Sometimes we fail to notice anything but local colour and certainly we often miss subtleties until an artist points them out to us in a painting. Our understanding of colour is limited, but to teach the theories and good application of colour is not always easy. This set of slides aims to redress that by providing a range of examples and exercises, complete with notes.
It is good to see the issue of colour being tackled and the basic framework is reasonable, with useful guidelines. But colour is an extremely exciting subject, and here it is dealt with in a somewhat pedestrian way. Some slides are simple colour exercises to copy, others just fail to be dynamic, with hardly a mention of real works of art only three paintings are shown in 36 slides. The adequate text hardly injects interest in the subject. The basics of colour theory are covered, but most teachers, when using this set of slides, would want to inject far more spirit into the presentation than is offered by the notes.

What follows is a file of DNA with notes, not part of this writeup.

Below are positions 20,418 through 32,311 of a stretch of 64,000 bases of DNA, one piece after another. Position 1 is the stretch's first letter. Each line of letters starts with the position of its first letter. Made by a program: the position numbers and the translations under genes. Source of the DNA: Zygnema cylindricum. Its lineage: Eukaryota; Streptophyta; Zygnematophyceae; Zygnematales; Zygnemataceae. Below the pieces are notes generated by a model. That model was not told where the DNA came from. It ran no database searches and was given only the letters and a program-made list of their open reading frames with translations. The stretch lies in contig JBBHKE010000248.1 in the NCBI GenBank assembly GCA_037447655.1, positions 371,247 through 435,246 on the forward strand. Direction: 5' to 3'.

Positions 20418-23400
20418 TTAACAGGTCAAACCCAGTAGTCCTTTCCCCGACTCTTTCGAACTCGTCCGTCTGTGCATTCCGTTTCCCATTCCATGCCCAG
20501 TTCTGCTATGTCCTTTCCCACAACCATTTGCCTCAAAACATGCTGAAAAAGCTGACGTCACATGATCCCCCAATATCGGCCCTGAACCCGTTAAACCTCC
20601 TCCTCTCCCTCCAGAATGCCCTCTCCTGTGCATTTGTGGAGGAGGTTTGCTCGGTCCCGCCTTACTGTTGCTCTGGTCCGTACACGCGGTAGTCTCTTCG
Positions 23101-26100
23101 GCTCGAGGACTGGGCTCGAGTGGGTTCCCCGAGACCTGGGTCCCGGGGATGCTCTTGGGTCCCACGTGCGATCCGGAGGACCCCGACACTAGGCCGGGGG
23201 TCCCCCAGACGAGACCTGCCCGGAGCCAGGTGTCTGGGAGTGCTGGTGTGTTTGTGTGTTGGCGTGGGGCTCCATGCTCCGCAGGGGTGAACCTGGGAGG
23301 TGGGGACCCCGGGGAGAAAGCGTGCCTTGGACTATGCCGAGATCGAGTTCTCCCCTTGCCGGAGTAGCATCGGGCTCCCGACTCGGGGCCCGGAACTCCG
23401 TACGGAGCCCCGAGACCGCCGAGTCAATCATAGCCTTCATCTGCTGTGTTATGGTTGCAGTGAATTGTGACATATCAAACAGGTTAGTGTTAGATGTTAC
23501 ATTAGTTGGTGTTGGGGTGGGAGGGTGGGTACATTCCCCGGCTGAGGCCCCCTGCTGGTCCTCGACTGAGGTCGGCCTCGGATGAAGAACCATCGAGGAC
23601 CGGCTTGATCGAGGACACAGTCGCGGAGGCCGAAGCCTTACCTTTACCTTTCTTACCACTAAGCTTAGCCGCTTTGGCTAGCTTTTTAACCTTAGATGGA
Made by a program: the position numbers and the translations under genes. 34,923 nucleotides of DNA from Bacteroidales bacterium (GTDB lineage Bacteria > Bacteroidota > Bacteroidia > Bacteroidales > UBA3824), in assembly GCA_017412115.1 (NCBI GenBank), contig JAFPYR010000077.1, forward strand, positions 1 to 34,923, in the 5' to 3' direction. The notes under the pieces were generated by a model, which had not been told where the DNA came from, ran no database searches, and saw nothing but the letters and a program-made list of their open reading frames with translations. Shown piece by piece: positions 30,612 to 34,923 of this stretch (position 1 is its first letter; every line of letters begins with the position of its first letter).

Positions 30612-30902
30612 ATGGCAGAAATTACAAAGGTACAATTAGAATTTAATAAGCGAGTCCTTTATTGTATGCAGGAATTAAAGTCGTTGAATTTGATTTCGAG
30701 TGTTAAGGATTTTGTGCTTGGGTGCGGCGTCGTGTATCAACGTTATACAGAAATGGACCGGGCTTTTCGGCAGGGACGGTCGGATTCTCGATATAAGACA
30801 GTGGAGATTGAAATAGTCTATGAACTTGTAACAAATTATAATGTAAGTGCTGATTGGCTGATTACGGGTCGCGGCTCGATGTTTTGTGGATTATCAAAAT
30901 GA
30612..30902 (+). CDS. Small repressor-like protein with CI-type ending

As a resource the slides are reasonable. They explain adequately the basics of colour theory, but basically, this is a missed opportunity: there are masses of examples of "real art" which could have been used to fire up a student's enthusiasm. One inherent advantage of slides is the possibility of inserting other material, so the problem can be redressed.
This is the first title in a new series aimed at GCSE and A Level students. Others will follow on Points and Dots, Lines and Area Division. This set has an almost vintage feel about it. I hope that the others have more life.